TEST 4A______________________________________Four different pickle solutions were prepared, as follows. 0.20% 0.15% 0.20% Control Maltol Halosmoke Glucose______________________________________Water 81.76 81.56 81.61 81.56Sodium Chloride 15.0 15.0 15.0 15.0Sodium 2.5 2.5 2.5 2.5TripolyphosphateSodium Erythorbate 0.6 0.6 0.6 0.6MonohydrateSodium Nitrite 0.12 0.12 0.12 0.12Veralock 0.02 0.02 0.02 0.02Maltol -- 0.20 -- --Halosmoke -- -- 0.15 --Glucose -- -- -- 0.20______________________________________
Test 4B______________________________________Three additional pickle solutions were prepared as follows. Maltol + Maltol + Maltol + Halosmoke Halosmoke Glucose ± Glucose______________________________________Water 81.51 81.46 81.31Sodium Chloride 15.0 15.0 15.0Sodium Tripolyphosphate 2.5 2.5 2.5Sodium Erythorbate 0.6 0.6 0.6MonohydrateSodium Nitrite 0.12 0.12 0.12Veralock 0.02 0.02 0.02Maltol 0.10 0.10 0.10Halosmoke 0.15 -- 0.15Glucose -- 0.20 0.20______________________________________
Test 4 Results______________________________________ N--Pyr % ReductionTreatment ppb. in N--Pyr______________________________________Control 27.6 --0.20% Maltol 22.8 17.40.15% Halosmoke 16.4 40.60.20% Glucose 21.0 24.00.10% Maltol + 0.15% Halosmoke 14.3 48.20.10% Maltol + 0.20% Glucose 19.4 29.70.10% Maltol + 0.15% Halosmoke + 10.0 63.80.20% Glucose______________________________________
"Halosmoke" is a commercially available liquid smoke compound, sold by the Red Arrow Products Company under their designation "Arrow P50".
The results from Test 4 clearly show that maltol can be used in combination with Halosmoke or glucose to provide improved performance in the inhibition of the formation of nitrosamines. The results also show that all three compounds can be used in combination to offer even further improvement in the available degree of nitrosamine-formation-inhibition.
Thus the foregoing tests clearly show that 3-hydroxy-gamma pyrones and 5-hydroxy-gamma pyrones can be introduced into meat to provide an effective inhibition of the formation of nitrosamines during the subsequent cooking of a meat product. The tests further show that gamma pyrone compounds can be introduced in conjunction with glucose and/or a liquid smoke to even further inhibit the formation of nitrosamines during the bacon-cooking process.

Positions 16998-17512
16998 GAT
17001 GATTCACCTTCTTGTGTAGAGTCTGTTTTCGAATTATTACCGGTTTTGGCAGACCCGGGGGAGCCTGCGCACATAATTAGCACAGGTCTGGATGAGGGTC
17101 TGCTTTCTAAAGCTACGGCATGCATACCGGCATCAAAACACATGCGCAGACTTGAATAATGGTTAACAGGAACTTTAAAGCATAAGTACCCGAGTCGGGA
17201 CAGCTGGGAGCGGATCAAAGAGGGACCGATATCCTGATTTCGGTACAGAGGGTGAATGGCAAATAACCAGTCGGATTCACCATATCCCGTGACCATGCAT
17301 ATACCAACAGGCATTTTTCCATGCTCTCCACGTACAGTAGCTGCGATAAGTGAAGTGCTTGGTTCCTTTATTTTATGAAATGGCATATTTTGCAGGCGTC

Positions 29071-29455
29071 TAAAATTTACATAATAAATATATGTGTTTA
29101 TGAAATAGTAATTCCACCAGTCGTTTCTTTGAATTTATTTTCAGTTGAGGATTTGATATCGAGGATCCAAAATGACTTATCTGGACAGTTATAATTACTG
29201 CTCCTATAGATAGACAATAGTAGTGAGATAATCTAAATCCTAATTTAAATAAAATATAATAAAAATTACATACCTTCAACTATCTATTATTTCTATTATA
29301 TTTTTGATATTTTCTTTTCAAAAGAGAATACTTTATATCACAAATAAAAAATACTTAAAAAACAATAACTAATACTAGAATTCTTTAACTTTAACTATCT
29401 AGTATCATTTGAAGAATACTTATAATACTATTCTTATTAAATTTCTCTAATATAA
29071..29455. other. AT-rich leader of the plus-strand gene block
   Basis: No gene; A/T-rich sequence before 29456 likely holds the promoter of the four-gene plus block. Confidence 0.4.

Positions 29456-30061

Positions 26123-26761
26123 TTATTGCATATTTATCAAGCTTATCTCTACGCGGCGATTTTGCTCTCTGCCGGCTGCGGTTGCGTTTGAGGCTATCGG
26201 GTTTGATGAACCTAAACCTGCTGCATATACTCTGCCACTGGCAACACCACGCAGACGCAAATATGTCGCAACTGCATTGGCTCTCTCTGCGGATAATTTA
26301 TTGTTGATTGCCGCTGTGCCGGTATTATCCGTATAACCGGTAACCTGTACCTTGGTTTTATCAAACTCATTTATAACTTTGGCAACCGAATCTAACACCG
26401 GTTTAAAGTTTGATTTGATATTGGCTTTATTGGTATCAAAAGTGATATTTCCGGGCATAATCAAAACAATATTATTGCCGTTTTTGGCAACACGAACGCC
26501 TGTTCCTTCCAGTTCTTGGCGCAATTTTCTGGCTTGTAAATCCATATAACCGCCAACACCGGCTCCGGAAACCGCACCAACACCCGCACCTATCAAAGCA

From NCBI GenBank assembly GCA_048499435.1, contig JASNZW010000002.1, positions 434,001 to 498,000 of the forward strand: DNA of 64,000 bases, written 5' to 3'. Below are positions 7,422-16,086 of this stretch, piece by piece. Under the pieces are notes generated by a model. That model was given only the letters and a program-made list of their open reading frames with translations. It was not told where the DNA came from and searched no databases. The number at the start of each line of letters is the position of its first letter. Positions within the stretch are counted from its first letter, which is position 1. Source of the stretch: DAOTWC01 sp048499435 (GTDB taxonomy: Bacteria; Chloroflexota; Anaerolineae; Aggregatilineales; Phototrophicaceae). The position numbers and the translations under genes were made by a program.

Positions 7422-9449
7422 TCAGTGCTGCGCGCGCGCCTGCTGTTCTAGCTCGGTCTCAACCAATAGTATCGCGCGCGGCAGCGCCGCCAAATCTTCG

While the invention has been particularly described with reference to preferred embodiments thereof, it will be understood by those skilled in the art that the foregoing and other changes in form and detail may be made therein without departing from the spirit and scope of the invention.
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|Citing Patent||Filing date||Publication date||Applicant||Title|
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|U.S. Classification||426/266, 426/652, 426/332, 426/281|
|International Classification||A23B4/023, A23B4/20|
|Cooperative Classification||A23B4/0235, A23B4/20|
|European Classification||A23B4/023C, A23B4/20|
|Nov 30, 1983||AS||Assignment|
Owner name: ARMOUR FOOD COMPANY, PHOENIX, AZ. AZ CORP.
Free format text: ASSIGNMENT OF ASSIGNORS INTEREST.;ASSIGNORS:THEILER, RICHARD F.;SATO, KUNITO;REEL/FRAME:004196/0724;SIGNING DATES FROM 19830906 TO 19830914
|Apr 9, 1984||AS||Assignment|
Owner name: ARMOUR FOOD COMPANY
Free format text: CHANGE OF NAME;ASSIGNOR:CAG SUBSIDIARY, INC.;REEL/FRAME:004400/0640
Effective date: 19831213
|May 3, 1985||AS||Assignment|
Owner name: CAG SUBSIDIARY, INC., CONAGRA CENTER, ONE PARK CEN
Free format text: ASSIGNMENT OF ASSIGNORS INTEREST.;ASSIGNOR:ARMOUR FOOD COMPANY;REEL/FRAME:004402/0166
Effective date: 19831218
|Dec 19, 1985||AS||Assignment|
Owner name: CONAGRA, INC.
Free format text: MERGER;ASSIGNOR:ARMOUR FOODS COMPANY;REEL/FRAME:004490/0929
Effective date: 19850523
|Nov 17, 1987||REMI||Maintenance fee reminder mailed|
|Apr 17, 1988||LAPS||Lapse for failure to pay maintenance fees|
|Jul 5, 1988||FP||Expired due to failure to pay maintenance fee|
Effective date: 19880417